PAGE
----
We were contacted last week by a reader who had questions about a notice she had received that Black Hills Energy had installed a new ‘smart meter’ on her property, and had to resist the urge to reply “Well, look on the bright side. At least you weren’t victimized by a phone scam!”

Unfortunately, this community’s treatment at the hands of the corporation that now controls both our electric and gas service has gotten so bad that we can either laugh about it, or simply sit down and cry. Or we can get mad and do something about it!

In the past decade, Black Hills Energy has eliminated the district office it used to maintain in Newcastle, and taken away all of the positions associated with it. They closed the power plant in Osage and replaced it with a mega-transmission line that bisects our county on its way to Rapid City. A few months ago they sold the oil and gas production company they operated in Weston County, initially denied that such a sale was taking place, and still haven’t officially announced that it has. At the same time, the company is openly boasting about its ability to bring its “employee team together” in the new $78 million Horizon Point facility in Rapid City while customers in Newcastle are being targeted by phone-scammers who claim to represent the company— and are able to somehow use phone numbers advertised on BHE’s website to prey on unsuspecting and unsupported customers.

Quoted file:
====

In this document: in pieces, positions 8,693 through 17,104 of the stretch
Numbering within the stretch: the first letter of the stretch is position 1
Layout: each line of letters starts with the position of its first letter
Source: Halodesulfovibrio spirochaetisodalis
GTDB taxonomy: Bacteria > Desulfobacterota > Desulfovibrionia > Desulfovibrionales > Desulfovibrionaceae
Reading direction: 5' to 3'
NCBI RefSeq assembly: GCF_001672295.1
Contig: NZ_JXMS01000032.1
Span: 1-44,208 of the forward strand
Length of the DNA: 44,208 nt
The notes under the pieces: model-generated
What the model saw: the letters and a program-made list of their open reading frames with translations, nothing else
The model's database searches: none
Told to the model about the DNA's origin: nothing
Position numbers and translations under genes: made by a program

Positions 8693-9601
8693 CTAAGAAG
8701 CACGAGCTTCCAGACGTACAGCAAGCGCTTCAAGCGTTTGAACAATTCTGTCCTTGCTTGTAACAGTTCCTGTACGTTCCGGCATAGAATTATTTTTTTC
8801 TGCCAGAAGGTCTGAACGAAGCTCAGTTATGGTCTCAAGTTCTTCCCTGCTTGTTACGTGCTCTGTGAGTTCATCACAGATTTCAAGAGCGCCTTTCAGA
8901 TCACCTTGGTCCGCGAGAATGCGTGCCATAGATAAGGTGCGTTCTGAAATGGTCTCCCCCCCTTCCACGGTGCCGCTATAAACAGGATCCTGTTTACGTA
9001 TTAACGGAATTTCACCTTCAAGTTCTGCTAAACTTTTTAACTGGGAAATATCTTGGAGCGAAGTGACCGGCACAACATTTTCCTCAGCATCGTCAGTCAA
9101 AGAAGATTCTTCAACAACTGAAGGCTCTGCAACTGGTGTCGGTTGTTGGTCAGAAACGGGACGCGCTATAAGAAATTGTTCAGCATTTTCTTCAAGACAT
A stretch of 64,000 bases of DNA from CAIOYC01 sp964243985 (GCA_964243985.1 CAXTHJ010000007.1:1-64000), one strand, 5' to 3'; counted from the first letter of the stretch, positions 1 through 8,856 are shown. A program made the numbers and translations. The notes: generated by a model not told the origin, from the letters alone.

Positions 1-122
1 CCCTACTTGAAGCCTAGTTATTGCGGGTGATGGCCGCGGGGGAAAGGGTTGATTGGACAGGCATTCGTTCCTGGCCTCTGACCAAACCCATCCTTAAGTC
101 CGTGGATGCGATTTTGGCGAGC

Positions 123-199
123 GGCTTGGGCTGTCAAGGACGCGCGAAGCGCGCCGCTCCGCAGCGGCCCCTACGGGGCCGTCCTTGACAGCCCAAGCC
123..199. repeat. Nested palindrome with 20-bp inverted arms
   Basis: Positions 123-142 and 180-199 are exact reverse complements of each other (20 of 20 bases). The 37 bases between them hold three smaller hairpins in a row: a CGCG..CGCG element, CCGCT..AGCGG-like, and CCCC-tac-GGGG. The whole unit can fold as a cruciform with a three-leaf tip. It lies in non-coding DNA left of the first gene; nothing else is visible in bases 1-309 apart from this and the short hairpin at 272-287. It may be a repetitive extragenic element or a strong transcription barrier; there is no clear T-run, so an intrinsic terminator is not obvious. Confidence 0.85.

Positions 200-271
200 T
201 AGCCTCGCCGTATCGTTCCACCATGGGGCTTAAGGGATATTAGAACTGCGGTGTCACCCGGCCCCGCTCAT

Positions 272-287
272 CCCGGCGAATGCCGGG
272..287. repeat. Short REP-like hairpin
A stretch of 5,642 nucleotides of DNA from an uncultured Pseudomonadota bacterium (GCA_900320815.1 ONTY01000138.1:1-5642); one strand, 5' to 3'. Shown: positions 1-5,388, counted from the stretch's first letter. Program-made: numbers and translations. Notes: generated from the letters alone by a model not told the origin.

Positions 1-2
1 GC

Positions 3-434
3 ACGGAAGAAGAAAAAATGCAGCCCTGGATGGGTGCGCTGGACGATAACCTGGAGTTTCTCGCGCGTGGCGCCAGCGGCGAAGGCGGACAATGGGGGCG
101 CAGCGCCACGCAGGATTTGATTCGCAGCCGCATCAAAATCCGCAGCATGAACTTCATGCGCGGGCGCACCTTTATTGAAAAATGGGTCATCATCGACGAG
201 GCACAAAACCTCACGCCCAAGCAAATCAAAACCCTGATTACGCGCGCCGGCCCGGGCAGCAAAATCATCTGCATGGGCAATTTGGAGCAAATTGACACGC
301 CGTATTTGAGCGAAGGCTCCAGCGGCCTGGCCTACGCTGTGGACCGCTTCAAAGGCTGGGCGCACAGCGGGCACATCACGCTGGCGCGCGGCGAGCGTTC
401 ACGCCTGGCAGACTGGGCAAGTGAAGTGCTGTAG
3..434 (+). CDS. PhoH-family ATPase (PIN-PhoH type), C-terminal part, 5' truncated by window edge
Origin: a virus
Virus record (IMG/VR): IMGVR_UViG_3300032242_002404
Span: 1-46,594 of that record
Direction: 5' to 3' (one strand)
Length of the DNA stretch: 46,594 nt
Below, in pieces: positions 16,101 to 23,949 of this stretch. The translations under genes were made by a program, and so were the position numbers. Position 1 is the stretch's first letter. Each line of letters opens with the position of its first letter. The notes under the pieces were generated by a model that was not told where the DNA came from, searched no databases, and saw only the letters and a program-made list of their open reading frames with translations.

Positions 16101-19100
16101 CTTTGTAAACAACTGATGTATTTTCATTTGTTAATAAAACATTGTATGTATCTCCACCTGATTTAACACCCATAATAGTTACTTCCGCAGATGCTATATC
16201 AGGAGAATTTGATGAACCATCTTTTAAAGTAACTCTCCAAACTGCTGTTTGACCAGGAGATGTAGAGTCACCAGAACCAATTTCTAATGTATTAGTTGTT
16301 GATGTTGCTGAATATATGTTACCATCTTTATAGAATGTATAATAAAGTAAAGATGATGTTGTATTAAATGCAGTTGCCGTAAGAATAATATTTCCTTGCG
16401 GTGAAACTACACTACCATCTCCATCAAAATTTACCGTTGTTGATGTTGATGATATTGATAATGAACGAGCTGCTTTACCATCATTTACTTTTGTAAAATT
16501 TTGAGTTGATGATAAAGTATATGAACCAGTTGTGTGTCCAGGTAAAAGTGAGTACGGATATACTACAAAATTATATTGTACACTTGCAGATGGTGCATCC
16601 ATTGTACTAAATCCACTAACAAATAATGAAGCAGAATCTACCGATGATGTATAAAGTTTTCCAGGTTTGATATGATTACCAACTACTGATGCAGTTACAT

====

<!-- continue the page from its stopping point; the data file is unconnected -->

According to the preliminary budget approved by the school board earlier this month, our local school district alone will spend close to three-quarters of a million dollars with BHE next year. But our community doesn’t even warrant a payment drop box!?

We believe this corporation is acting monopolistic in its treatment of our community, and encourage customers to contact the Wyoming Public Service Commission (307-777-7427). We are concerned about the lack of security and service being provided to our community by BHE in its rush to consolidate, automate and line the pockets of its shareholders and executives. BHE receives millions of dollars in revenue from Newcastle, and we deserve better. If enough of us contact the PSC, our “local” utility company might find out that the law agrees.


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